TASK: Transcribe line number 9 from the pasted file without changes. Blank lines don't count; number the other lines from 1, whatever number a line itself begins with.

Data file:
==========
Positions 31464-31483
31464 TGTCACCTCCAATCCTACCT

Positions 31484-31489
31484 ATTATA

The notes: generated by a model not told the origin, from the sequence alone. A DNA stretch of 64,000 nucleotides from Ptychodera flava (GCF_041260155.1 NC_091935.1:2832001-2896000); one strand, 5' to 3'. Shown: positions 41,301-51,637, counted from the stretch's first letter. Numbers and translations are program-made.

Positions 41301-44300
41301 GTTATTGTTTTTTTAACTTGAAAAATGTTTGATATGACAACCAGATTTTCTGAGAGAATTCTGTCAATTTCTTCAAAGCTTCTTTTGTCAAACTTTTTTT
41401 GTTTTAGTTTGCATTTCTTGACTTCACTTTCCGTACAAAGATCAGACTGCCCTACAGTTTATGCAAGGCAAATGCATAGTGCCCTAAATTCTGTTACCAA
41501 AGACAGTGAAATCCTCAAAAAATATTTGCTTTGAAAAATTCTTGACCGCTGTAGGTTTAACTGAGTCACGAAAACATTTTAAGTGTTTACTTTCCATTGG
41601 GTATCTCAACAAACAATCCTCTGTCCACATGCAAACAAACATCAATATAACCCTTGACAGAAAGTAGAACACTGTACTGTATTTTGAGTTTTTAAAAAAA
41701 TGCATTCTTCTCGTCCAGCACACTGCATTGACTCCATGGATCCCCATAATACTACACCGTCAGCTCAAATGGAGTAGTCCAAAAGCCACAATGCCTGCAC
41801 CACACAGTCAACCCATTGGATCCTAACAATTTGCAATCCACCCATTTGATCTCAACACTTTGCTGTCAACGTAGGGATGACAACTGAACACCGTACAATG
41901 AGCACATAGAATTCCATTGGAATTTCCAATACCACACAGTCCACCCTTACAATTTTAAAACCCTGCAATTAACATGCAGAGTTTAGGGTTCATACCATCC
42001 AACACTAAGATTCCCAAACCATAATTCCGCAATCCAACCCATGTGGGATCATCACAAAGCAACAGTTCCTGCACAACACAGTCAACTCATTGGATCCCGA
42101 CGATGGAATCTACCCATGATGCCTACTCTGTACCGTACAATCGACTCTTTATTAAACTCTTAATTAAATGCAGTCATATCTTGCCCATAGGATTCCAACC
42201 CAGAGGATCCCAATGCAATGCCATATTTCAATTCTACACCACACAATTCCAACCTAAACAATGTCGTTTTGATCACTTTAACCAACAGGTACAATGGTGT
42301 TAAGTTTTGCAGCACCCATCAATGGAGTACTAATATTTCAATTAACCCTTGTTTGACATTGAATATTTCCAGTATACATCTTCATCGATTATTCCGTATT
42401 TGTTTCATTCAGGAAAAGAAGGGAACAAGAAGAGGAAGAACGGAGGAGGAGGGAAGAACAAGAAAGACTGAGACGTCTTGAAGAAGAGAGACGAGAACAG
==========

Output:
41501 AGACAGTGAAATCCTCAAAAAATATTTGCTTTGAAAAATTCTTGACCGCTGTAGGTTTAACTGAGTCACGAAAACATTTTAAGTGTTTACTTTCCATTGG